That is a tough question... mostly because I see it more as a sort of “a stitch in time saves nine” type of matter, meaning that the longer it goes unchecked when things finally DO get to the bloodshed they will be that much worse.

The only way I see things POSSIBLY getting better is with the application of Justice; and I’m not talking the sissy slap-on-the-wrist type but the vicious sort of Justice that should accompany a massive accountability/responsibility failure. I do not think the country has the stomach for that sort of justice...

Also I think the politicians themselves are scared of that sort of justice because, by nature, their political positions mean NOTHING at all and are, in fact, shining indictments against them.

Take John Murtha for instance. He went on national TV and condemned marines defending themselves in a war-zone for war-crimes without trial or investigation. The court has decided that the law stating that a federal employee acting in execution of their office cannot have a civil suit filed against them applies to Murtha and, as such, the marines have no case against him for slander. There is nothing said at all about Murtha’s public denouncement as being “aid and comfort to the enemy” even though it very, very well could be because: it demoralized troops, it [incorrectly] validated/corroborated war-crime claims against our troops by the enemy, it showed that the representatives and senators are/were concerned with political posturing not supporting and defending the troops actually fighting (that by virtue of being a military-man Constitutional rights do not apply... even to protect those rights they are expected to die).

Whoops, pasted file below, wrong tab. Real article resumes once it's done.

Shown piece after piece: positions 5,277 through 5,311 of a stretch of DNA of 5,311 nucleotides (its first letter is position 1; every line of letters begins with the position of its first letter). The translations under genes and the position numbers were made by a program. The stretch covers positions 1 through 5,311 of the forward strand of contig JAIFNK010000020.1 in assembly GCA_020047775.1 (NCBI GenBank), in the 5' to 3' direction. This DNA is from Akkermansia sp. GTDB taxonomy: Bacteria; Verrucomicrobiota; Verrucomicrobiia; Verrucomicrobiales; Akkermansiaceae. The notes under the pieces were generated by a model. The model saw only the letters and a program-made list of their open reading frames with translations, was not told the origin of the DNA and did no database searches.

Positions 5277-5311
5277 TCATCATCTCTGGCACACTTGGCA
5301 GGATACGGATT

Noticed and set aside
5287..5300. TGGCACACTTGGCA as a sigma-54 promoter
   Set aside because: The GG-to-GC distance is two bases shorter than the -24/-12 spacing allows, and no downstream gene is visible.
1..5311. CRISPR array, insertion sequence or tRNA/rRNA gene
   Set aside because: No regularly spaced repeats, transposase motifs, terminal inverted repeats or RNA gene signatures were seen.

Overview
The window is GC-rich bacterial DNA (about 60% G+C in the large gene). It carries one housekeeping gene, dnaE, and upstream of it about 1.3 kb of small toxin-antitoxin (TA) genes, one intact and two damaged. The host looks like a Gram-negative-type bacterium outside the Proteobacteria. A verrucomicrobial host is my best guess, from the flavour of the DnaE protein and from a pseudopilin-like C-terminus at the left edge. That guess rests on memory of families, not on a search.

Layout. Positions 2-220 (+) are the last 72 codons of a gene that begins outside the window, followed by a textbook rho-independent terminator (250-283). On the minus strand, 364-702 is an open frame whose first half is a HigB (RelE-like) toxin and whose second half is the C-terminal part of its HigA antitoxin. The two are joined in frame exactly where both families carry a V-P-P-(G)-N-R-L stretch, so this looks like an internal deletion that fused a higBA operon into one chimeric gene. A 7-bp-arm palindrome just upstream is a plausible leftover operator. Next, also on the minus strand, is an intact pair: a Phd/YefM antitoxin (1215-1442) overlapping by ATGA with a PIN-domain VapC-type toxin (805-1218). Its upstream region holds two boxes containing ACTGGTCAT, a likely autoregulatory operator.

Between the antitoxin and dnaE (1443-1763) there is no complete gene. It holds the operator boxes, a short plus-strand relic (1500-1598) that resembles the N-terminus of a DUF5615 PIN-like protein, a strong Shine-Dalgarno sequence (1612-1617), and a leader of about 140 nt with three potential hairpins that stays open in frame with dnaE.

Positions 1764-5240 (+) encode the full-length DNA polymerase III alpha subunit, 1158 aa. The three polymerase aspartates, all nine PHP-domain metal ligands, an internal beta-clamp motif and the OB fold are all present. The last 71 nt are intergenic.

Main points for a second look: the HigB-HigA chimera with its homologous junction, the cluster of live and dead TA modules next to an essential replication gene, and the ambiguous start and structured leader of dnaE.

Given that John Murtha would likely get a guilty verdict for treason in a just trial, the judges exempting him from accounting for his very public actions could (and should) be tried for treason (and conspiracy against rights, and acting under color of law/office)... and it should keep going, demanding harsh punishments from evil men. (Including lives.)

It is my opinion that NONE of the three branches of Government want that sort of move for justice...